WARC winners show how social is evolving
I recently had the pleasure of being one of the judges for the second ever WARC Prize for Social Strategy, whose winners were announced earlier this morning. The award is focused on recognising social ideas that drive business results and, as such, is a fantastic showcase of best practice within the marketing industry.
It was clear from looking at the 32-strong shortlist just how much social communications have evolved and continue to do so. We’re seeing more longer term, strategic use of social to build brands, or create a meaningful role for brands in people’s lives. We saw the most effective brands and organisations shift their mindset from focusing on social platforms, to using social insights to create integrated ideas that people naturally want to share, talk about, and get involved with. And, from the more mature, large-scale efforts to the clever, low budget activations – all were working towards delivering real business value, not just likes and shares.
A number of key themes stood out for me. The first was the increasing recognition of value of social thinking to extend the impact of the creative idea. Three’s #HolidaySpam (Gold and Special Award for Channel Strategy winner) is a great example of this, turning a strong social insight into a robust channel strategy, amplified by clever, shareable and relevant content. Three focused on the consumer fear of huge roaming charges, and created a business case for dropping its own, in what was an industry-first. The “social” impact of this business strategy was increased holiday bragging, but it wouldn’t have made a real impact without people really buying into the idea.
So, while Three promoted the move with a tightly integrated campaign across TV, print, digital and social, it didn’t take a traditional broadcast approach – it created a major social content strategy, focused on high quality, sharable assets which gave consumers the tools to join in and become part of the idea. The result was a beautifully executed, creatively integrated, socially-led campaign, which shifted Three’s net social sentiment from -12% to +7% and produced positive results for Three’s business – in stark contrast to the loss one would perhaps expect from a phone company dropping a profitable revenue stream.
A second key theme for me was the power of social ideas to engage hard to reach audiences, of which Grand Prix winner Project Architeuthis was a great example. America’s Navy knew that cryptologists often stayed out of sight in the real world for fear of being branded a ‘geek’, but did talk to each other online. They were also in huge demand from a number of intelligence agencies, including the CIA and FBI. No amount of paid media behind a social post was going to help the US Navy reach this community. So, they launched Project Architeuthis, with the insight that “the brightest cryptology minds can’t resist the aroma of a nearly impossible puzzle”.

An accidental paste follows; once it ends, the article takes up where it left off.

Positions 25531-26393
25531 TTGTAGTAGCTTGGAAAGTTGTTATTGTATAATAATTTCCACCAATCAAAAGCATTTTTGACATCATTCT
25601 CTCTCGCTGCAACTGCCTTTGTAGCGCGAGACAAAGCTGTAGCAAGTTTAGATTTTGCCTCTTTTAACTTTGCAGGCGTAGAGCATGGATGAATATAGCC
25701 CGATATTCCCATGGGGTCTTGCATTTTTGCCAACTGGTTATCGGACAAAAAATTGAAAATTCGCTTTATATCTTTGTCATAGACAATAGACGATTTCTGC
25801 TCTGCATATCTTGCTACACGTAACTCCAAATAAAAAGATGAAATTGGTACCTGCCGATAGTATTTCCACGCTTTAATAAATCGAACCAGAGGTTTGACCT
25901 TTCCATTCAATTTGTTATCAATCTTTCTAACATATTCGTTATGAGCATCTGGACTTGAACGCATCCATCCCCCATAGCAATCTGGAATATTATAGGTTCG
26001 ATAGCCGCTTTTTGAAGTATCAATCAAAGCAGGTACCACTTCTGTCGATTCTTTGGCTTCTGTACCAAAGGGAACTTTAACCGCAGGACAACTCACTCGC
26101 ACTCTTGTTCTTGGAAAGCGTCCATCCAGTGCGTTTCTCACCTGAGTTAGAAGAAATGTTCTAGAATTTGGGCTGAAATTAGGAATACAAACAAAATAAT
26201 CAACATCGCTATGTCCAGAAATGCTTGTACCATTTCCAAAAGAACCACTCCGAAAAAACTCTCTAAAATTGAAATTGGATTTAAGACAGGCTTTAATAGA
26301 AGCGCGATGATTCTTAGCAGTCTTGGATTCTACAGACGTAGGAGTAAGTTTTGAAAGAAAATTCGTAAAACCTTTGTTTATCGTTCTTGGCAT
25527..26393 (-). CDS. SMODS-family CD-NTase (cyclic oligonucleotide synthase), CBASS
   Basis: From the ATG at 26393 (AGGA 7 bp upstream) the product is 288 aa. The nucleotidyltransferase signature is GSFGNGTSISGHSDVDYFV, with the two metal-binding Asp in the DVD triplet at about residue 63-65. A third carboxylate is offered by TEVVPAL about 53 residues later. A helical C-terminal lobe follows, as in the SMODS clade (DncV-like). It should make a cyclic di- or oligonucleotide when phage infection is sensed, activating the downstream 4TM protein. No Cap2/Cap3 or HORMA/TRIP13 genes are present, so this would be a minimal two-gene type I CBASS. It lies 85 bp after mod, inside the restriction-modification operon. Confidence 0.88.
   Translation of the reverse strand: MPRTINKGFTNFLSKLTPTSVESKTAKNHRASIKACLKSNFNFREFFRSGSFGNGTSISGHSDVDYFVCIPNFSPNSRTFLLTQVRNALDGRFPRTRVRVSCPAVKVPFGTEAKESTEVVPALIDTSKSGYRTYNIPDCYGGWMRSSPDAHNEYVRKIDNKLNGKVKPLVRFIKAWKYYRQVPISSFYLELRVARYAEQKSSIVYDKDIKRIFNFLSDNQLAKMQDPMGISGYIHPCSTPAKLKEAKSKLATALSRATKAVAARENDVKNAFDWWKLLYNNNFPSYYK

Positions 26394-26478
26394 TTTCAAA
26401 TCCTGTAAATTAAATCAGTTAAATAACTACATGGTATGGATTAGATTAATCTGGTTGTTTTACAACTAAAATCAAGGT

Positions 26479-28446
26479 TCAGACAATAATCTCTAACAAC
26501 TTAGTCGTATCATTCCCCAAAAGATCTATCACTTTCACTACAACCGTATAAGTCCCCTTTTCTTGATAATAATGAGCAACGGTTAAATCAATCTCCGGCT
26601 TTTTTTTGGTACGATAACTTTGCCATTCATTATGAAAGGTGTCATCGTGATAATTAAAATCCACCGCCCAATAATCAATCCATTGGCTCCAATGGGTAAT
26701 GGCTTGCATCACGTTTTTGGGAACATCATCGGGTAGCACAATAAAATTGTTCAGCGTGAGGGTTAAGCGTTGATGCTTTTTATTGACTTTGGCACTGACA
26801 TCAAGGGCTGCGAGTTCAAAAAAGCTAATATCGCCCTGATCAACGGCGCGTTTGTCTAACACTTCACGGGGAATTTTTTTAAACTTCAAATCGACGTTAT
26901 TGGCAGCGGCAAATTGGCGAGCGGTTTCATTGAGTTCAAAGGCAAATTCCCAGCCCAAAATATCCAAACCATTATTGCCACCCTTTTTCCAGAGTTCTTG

Without any media spend whatsoever the Navy created a furore on social media in this hard to reach community. Social was the perfect platform for the campaign – while a billboard or print ad is by nature, not particularly sharable, in Project Architeuthis participants used online and social platforms to spread the word amongst one another – even creating their own communities to help solve the puzzles. The campaign led to 100% achievement of the Navy’s goal for new cryptology recruits and proved that even the most of elusive audiences can be connected with, given the right idea and execution.
The third theme I thought noteworthy was an increasing awareness of the value of planning for social impact; that is, creating the right context and environment for your story to be at its most effective. Immigrant Council of Ireland’s Tinder Sex Trafficking Awareness Campaign, Bronze and Special Award for Not-for-Profit winner, jumped on the fact that Tindr was a new, exciting platform that was generating a lot of interest – and was strongly associated with sex. This combination of factors meant that executing a campaign on the platform that raised awareness around issues to do with sex – specifically, sex trafficking, was both relevant and very PR-able. On a low budget, Immigrant Council of Ireland generated a 700% increase in web traffic and a 73,333% return on investment. Better still, following the campaign, the Minister for Justice announced the Irish Government would introduce new anti-trafficking measures with legislation due for publication in early 2015, which was its main business goal.
Newcastle Brown Ale’s “If We Made It” campaign, Silver and Special Award for Channel Strategy winner, is another great example of a brand meticulously planning content for social effect. To do this, they identified the key media and content “codes” of Superbowl advertising, then mapped out common media rollout tactics, knowing that if they subverted and leveraged these, they were far more likely to generate a social response. The result? 1.1 billion impressions, an 18% increase in purchase consideration and a 22.2% increase in sales volume.
These campaigns are just a small snapshot of the quality on show at the prize this year. It’s been a fantastic experience to see the work that’s driving and influencing the future, not just of social communications, but also the wider marketing landscape. Understanding social thinking will be crucial for brands and agencies to create meaningful work that connects with their audience, while delivering real value to a business.